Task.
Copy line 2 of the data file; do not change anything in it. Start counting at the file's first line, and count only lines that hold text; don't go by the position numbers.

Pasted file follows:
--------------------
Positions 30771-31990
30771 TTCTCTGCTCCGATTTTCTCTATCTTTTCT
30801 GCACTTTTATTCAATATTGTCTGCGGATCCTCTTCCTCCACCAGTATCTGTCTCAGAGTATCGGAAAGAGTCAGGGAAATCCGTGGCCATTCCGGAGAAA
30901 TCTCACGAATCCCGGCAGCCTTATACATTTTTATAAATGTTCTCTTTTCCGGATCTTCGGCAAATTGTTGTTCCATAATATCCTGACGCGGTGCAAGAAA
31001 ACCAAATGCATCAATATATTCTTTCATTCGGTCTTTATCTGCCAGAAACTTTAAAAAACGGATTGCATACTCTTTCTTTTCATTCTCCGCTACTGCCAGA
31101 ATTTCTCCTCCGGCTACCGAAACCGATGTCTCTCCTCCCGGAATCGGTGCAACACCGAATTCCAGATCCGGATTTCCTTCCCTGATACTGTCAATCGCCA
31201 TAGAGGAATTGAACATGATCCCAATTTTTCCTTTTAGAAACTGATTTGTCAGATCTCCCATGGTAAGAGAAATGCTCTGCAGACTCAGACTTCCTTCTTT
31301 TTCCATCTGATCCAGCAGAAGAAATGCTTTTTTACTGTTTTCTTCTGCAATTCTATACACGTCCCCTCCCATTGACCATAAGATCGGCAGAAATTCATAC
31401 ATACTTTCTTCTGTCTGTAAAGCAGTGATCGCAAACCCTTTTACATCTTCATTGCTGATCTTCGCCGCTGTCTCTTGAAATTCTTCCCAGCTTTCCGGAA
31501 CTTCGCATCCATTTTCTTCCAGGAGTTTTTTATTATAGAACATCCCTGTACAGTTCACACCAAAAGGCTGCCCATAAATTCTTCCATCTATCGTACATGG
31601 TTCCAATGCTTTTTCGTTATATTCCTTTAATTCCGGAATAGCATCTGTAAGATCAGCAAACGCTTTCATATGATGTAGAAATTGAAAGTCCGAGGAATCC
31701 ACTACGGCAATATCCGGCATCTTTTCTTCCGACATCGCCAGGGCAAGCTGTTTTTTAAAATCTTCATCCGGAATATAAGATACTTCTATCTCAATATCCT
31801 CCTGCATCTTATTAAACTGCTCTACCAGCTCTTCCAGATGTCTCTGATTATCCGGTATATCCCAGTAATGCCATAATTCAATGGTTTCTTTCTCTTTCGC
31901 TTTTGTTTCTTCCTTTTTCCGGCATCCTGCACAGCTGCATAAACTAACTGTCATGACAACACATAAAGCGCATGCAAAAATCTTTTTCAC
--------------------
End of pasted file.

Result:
30771 TTCTCTGCTCCGATTTTCTCTATCTTTTCT